Hitler was a socialist.

Was Hitler a Socialist? Was Hitler a Left-Winger?

The idea that “Hitler was a socialist” is a myth. Hitler was a Fascist. Fascism has some socialist roots, but it is a unique authoritarian and nationalist ideology separate from socialism.[1][2][3][4][5][6][7][8][9]

The simplest proof of the above is Hitler’s own Mein Kampf and Mussolini’s own Doctrine of Fascism, as both specifically explain that their ideologies are Nationalist, Imperialist, Militaristic, “Right”, Authoritarian, anti-Liberal, and anti-Socialist (anti-Marxist, anti-Democratic Socialist, and anti-Christian-Socialist).

This is true, as explained in both works, despite the early socialist roots of both ideologies (the terms Fascist and National Socialism both specifically denote this form of authoritative, imperialistic, and militaristic nationalism which offers aspects of socialism for a core group of nationals only).

In other words, not only does history show these fascist movements were right-wing in practice, Hitler and Mussolini’s own works confirm it enthusiastically and in great detail.

Pair the above with the fact that Hitler led his party’s Nationalist wing, and that the Nationalist wing assassinated and jailed the socialist wing of Strasserists who had helped write the NAZI’s early 1920’s platform (which some will cite as “proof of socialism”) and we have a rock solid case that Hitler was not actually a socialist or left-winger and most certainly was not a liberal.

Like the KKK, fascism grew out of a left-wing movement, but that doesn’t make it anything we call socialist, liberal, or left-wing in practice.

Below we further explain why it is correct to call Hitler a right-wing Fascist and not correct to call him a left-wing Socialist Liberal (like infowars does).

Understanding Why it is Incorrect to Call Hitler a Socialist, Even Though His Party Was the National Socialist German Workers’ Party (NAZI party)

Despite being a far-right nationalist fascist, Adolf Hitler and his National Socialist German Workers’ Party (NAZI party), just like his inspiration Mussolini and his National Fascist Party and later Republican Fascist Party, had socialist roots and embraced a few socialist policies for nationals (especially in the early days, decades before the war).

We call this authoritarian militaristic far-right nationalism with hints of socialism, “fascism“.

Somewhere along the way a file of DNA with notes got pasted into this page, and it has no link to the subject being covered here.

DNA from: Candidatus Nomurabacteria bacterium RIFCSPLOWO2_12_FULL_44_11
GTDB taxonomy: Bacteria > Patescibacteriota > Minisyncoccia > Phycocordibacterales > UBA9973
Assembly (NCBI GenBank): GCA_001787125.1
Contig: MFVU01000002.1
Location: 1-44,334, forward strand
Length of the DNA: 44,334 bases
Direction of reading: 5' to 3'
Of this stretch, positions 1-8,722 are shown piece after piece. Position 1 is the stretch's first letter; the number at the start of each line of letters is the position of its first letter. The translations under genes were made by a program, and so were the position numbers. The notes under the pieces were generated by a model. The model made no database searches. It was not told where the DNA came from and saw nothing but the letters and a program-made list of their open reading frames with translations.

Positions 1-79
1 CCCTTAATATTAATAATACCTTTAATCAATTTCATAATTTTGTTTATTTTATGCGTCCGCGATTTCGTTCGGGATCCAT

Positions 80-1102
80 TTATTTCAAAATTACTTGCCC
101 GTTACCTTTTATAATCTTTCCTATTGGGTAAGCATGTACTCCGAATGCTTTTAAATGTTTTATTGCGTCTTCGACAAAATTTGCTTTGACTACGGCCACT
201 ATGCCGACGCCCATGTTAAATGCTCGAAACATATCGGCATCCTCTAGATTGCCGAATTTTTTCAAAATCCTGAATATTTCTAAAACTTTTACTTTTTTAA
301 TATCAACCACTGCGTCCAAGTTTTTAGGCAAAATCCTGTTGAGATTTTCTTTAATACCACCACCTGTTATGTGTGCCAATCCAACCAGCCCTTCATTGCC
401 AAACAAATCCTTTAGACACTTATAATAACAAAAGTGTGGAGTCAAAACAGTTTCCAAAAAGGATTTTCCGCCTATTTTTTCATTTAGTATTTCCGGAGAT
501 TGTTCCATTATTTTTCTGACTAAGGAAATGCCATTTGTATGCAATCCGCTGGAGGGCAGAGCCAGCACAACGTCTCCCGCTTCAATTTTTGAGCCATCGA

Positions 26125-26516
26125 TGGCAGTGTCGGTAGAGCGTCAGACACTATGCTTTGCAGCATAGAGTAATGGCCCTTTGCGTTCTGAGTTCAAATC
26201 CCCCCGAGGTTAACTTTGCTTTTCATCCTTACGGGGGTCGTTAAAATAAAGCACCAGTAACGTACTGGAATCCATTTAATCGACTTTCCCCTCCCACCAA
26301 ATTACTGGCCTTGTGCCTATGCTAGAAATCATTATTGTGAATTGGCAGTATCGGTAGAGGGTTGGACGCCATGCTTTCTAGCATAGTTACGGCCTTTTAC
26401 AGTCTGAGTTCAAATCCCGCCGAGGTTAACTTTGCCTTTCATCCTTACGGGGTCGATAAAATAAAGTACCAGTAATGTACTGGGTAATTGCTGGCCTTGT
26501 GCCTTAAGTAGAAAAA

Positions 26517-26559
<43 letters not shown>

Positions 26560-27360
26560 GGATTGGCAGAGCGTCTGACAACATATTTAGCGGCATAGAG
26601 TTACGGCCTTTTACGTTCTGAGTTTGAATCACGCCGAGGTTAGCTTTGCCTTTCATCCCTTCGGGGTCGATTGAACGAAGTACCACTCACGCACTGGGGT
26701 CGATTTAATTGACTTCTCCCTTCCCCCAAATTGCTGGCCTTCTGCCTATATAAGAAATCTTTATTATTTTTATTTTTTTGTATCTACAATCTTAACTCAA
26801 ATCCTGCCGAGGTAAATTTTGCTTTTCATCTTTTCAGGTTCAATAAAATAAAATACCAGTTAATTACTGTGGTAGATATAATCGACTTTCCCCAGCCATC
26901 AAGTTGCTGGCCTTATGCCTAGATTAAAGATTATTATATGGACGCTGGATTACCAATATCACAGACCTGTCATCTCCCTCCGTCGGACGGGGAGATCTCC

We should not be sidetracked by other terms like Republican and Socialist in the fascist parties names, especially given the history of these parties. They are important, but they don’t speak to the core of the party.

In fact, since fascism as a term denotes its own socialist roots, it would be tautological and confusing to call Hitler “a socialist” without first denoting his fascist ideology.

Likewise, since fascism arguably comes in both left and right forms, and since both Hitler’s and Mussolini’s forms were “right[-wing]” and not “socialist” by Mussolini’s own admission in his Doctrine of Fascism where he describes his “FASCIST TOTALITARIAN VISION OF THE FUTURE”, it is confusing to give Hitler or Mussolini (or Franco, or any other militant nationalist fascist or quasi-fascist with an authoritarian and/or exclusive ideology) the general label “left-wing”.

Furthermore, given the very authoritative nature of the dictators, and their rabid opposition to liberalism, it is just flat out wrong to call either a liberal (that point really shouldn’t even be up for debate).

This is to say, no, historically speaking, “Hitler was not a left-wing, socialist, liberal”, and this can be confirmed by their own major written works and general recorded history.

Fascism is unique and should not be mistaken as being “progressive”, “left-wing”, liberal, or what today we think of as “socialist” just because it has a few parallels (like the seeking of conformity) and shares some common roots with these ideologies.

Fascism is therefore opposed to Socialism to which unity within the State (which amalgamates classes into a single economic and ethical reality) is unknown, and which sees in history nothing but the class struggle….. We are free to believe that this is the century of authority, a century tending to the ” right “, a Fascist century…. If liberalism spells individualism, Fascism spells government… Fascism desires the State to be strong and organic, based on broad foundations of popular [populist] support… Activism: that is to say nationalism, futurism, fascism… The Fascist State expresses the will to exercise power and to command…. Never before have the peoples thirsted for authority, direction, order, as they do now. – Excerpts from Mussolini’s Doctrine of Fascism that prove in one short essay all the points made, now we need only equate this with Hitler (who was further to the right on most issues, save his party’s socialist wing of Strasserists.)

Further Proof that Hitler Was a Fascist Right-Wing Nationalist Authoritarian like Mussolini and the Other WWII Fascists

Most of what people cite to attempt to show Hitler was “left-wing” or “a socialist” comes from the NAZI’s early 1920’s platform, which was written before Hitler rose to power in the party’s Nationalist wing! Simply, the nationalists were in a party with some socialists (Strasserists) at one point, but that doesn’t make the nationalist fascism left, liberal, or socialist. Fascism is a right-wing (authoritative and small group focused) ideology.

Consider some main aspects of fascism are:

  • Anti-specific religions (right-wing, exclusively focused on a small group)
  • Pro-racial separation (right-wing, exclusively focused on a small group)
  • Anti-civil rights for minorities (right-wing, exclusively focused on a small group)
  • Anti-establishment (left-wing, against the elite; but right-wing, against the protections of the state; and right-wing, in practice the NAZIs became despotic tyrants who used the full power of the state)
  • Anti-homosexual (right-wing, exclusively focused on a small group)